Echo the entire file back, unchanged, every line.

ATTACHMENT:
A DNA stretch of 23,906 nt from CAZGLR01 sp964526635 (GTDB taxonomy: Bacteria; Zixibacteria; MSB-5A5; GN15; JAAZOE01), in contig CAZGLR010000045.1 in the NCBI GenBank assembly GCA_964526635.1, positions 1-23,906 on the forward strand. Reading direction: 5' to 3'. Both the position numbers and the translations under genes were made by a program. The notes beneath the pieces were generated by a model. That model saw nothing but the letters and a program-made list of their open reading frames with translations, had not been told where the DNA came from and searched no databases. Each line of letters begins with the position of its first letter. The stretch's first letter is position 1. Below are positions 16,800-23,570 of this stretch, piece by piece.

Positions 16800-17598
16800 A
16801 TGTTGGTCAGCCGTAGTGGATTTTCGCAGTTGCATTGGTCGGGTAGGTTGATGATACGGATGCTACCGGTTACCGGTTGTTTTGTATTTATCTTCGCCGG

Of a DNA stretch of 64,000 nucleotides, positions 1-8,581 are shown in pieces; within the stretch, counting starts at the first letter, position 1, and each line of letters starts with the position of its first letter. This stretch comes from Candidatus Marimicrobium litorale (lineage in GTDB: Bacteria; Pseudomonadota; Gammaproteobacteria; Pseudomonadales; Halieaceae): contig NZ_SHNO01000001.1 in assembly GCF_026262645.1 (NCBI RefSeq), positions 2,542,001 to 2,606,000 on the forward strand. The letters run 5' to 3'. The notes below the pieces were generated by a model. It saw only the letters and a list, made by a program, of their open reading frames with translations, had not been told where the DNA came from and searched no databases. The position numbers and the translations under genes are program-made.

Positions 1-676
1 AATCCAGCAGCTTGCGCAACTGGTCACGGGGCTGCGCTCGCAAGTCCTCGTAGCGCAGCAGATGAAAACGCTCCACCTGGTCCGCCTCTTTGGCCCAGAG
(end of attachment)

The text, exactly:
A DNA stretch of 23,906 nt from CAZGLR01 sp964526635 (GTDB taxonomy: Bacteria; Zixibacteria; MSB-5A5; GN15; JAAZOE01), in contig CAZGLR010000045.1 in the NCBI GenBank assembly GCA_964526635.1, positions 1-23,906 on the forward strand. Reading direction: 5' to 3'. Both the position numbers and the translations under genes were made by a program. The notes beneath the pieces were generated by a model. That model saw nothing but the letters and a program-made list of their open reading frames with translations, had not been told where the DNA came from and searched no databases. Each line of letters begins with the position of its first letter. The stretch's first letter is position 1. Below are positions 16,800-23,570 of this stretch, piece by piece.

Positions 16800-17598
16800 A
16801 TGTTGGTCAGCCGTAGTGGATTTTCGCAGTTGCATTGGTCGGGTAGGTTGATGATACGGATGCTACCGGTTACCGGTTGTTTTGTATTTATCTTCGCCGG

Of a DNA stretch of 64,000 nucleotides, positions 1-8,581 are shown in pieces; within the stretch, counting starts at the first letter, position 1, and each line of letters starts with the position of its first letter. This stretch comes from Candidatus Marimicrobium litorale (lineage in GTDB: Bacteria; Pseudomonadota; Gammaproteobacteria; Pseudomonadales; Halieaceae): contig NZ_SHNO01000001.1 in assembly GCF_026262645.1 (NCBI RefSeq), positions 2,542,001 to 2,606,000 on the forward strand. The letters run 5' to 3'. The notes below the pieces were generated by a model. It saw only the letters and a list, made by a program, of their open reading frames with translations, had not been told where the DNA came from and searched no databases. The position numbers and the translations under genes are program-made.

Positions 1-676
1 AATCCAGCAGCTTGCGCAACTGGTCACGGGGCTGCGCTCGCAAGTCCTCGTAGCGCAGCAGATGAAAACGCTCCACCTGGTCCGCCTCTTTGGCCCAGAG